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While at home, between communicating with loved ones and binge-watching our favorite shows, many of us still dream of taking a much-needed vacation, as soon as we can safely do so. Although it’s not one of our most pressing matters, there are good reasons to consider what impact the coronavirus crisis will have on award travel in the future.
Clearly, the health and safety of our loved ones is the most important thing in our lives right now, but that’s likely followed by our financial well-being.
Along with your jobs, your bills and your investments, you might want to take a moment to think about the future of award travel.
Having closely followed this industry for over 10 years, and actively earned and redeemed travel rewards for over 30 years, I’ve experienced award travel as it changed through major events in U.S. history including the 9/11 attacks and the 2008 Great Recession. There are several good reasons to take stock of the industry at this time:
First, award travel has an impact on your credit card strategy. Even when confined to home, you’re still paying for food, utilities and other consumer goods, and you’re more likely to do so with a credit card than ever before. If the value and utility of travel rewards points and miles is diminished, then you’re better off earning cash back instead.
On the other hand, it’s also possible that reduced demand for travel could result in an unprecedented revaluation of loyalty programs, as airlines and lodging providers desperately try to fill empty airplane seats and hotel rooms. In such a scenario, it will be in your best interest to continue to collect travel rewards points and miles in the short term for use after the crisis ends and travel is safe again.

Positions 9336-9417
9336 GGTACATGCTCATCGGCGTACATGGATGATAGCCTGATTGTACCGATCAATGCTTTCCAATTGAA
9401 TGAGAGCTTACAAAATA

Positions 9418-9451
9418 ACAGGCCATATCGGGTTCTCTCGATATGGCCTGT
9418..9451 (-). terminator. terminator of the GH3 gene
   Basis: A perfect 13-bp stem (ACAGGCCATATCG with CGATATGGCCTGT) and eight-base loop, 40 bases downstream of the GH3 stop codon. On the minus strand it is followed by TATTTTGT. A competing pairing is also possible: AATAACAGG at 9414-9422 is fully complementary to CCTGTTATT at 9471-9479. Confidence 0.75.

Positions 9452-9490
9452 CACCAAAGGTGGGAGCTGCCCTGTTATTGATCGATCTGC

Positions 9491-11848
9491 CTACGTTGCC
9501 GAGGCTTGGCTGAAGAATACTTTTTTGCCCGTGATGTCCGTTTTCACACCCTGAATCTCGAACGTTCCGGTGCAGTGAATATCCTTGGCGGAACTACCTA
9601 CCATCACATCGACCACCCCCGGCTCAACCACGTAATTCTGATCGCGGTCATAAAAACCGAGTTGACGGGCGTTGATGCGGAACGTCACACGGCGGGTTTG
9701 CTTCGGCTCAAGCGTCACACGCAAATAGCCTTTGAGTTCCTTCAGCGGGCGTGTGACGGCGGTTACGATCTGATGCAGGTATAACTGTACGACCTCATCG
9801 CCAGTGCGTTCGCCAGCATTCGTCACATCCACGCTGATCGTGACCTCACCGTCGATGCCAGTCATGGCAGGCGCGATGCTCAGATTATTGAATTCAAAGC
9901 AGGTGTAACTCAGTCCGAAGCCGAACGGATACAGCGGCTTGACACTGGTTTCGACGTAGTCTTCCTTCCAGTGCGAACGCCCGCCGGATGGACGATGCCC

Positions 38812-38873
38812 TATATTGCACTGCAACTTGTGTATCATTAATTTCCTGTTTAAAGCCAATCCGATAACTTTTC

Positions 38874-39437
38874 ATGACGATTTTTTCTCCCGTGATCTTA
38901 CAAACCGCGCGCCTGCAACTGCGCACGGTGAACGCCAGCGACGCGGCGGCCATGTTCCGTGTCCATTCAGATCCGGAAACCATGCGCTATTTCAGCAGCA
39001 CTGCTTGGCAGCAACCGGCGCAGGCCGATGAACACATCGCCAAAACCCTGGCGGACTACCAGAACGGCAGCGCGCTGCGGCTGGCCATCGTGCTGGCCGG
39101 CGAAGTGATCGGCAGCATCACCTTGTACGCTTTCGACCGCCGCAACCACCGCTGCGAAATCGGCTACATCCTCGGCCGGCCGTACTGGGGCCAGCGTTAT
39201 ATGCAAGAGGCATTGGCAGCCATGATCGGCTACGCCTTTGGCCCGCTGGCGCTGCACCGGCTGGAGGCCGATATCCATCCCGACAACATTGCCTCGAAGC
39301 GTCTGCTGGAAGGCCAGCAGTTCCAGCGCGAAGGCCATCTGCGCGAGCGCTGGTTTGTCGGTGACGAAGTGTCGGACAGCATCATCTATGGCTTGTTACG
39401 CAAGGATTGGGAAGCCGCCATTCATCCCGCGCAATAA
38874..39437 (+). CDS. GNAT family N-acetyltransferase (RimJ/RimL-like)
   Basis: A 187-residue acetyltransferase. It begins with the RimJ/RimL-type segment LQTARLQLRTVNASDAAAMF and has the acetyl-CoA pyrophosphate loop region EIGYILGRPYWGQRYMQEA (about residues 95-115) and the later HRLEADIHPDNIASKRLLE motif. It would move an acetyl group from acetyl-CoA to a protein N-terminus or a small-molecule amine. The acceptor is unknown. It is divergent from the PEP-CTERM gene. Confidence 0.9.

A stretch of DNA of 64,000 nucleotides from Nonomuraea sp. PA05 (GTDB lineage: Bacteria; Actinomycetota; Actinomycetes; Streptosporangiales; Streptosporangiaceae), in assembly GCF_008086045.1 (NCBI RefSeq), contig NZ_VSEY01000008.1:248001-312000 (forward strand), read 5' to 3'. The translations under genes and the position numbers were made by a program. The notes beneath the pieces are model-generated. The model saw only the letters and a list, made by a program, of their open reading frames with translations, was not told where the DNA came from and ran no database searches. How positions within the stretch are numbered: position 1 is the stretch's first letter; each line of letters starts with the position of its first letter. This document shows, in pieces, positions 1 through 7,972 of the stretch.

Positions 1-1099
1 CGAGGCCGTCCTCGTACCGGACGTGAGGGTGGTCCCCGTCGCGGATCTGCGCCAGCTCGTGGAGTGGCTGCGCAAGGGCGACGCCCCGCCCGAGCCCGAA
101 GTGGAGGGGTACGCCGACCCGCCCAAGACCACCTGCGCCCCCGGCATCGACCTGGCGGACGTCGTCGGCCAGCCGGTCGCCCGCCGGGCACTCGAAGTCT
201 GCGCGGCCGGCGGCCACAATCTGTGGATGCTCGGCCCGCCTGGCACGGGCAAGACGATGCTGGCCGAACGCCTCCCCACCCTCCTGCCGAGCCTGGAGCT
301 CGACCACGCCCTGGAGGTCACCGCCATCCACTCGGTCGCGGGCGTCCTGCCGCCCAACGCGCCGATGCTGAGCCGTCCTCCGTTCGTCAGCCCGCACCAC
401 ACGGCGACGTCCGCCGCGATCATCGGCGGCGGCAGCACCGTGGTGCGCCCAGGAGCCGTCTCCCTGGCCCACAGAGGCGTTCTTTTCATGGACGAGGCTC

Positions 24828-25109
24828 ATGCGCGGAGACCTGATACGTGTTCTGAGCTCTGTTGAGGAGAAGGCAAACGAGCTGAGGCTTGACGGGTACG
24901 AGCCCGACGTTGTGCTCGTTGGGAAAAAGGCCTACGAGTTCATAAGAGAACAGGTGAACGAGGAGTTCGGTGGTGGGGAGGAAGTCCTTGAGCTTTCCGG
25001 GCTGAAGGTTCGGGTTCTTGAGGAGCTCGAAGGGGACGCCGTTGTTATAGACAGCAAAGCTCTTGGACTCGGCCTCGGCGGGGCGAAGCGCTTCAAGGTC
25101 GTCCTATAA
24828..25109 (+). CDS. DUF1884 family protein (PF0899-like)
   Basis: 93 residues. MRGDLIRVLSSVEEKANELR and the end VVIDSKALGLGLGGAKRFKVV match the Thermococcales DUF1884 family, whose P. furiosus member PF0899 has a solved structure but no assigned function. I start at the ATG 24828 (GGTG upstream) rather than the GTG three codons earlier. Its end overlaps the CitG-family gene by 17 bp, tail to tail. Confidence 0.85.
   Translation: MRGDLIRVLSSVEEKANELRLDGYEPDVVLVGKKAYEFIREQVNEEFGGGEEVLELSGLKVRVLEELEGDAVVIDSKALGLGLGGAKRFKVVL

And if travel remains unsafe or inadvisable for a long time, then you might seek to redeem your travel rewards for nontravel options. Already, some travel rewards programs have begun limiting nontravel options.
Before the pandemic began, both domestic and international air travel was booming. 2019 saw annual increases in available seat miles, the percentage of seats occupied, and in supply and demand for hotel rooms. With a strong economy and a high demand for travel, there were fewer incentives needed to sell rooms and seats and less excess capacity to offer to award travelers, especially airline passengers.
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At the end of March, a variety of major international airlines were flying a small fraction of their previous routes, with many no longer operating any international flights at all. It remains to be seen when or if these carriers will resume service, and at what levels compared to their pre-crisis schedules. We could see one of three scenarios play out:
Closely tied to the number of flights offered is the actual demand for travel. When demand is high, airline awards are scarce. When it starts to become safe to travel again, there’s likely to be very low demand, which would typically equate to high award availability. Additionally, in times of recession, there could be increased use of travel rewards instead of cash. There’s evidence that this was the case during the last recession.
The price of oil has collapsed due to both extremely low demand and increased production. With ultra-low oil prices, the marginal cost of travel will fall, which could induce airlines to offer more award seats. Yet if travel prices remain low, the actual value of an award seat could be much less than before.
The airline industry behaves differently than other industries, and decisions often appear to contradict normal rules of supply and demand. For example, airlines losing money will often reduce inflight services and increase fees. Moves like this might seem counterproductive to efforts to increase sales, but there’s precedent for this type of thinking within the airline industry.
The recently passed CARES Act offers U.S. airlines $25 billion in grants and another $25 billion in loans and loan guarantees. Among other things, this act suspends air ticket excise taxes and fuel taxes through the end of 2020 while requiring airlines to maintain flights to all destinations served before the crisis. This could further reduce airline costs while perhaps forcing airlines to operate nearly empty aircraft to smaller cities with little demand.
Most airlines allow passengers to make reservations approximately 11 months in advance. Those not traveling immediately have little incentive to change or cancel their future reservations at this time. In fact, it could be in their interest not to cancel a reservation (and avoid paying the fee), as .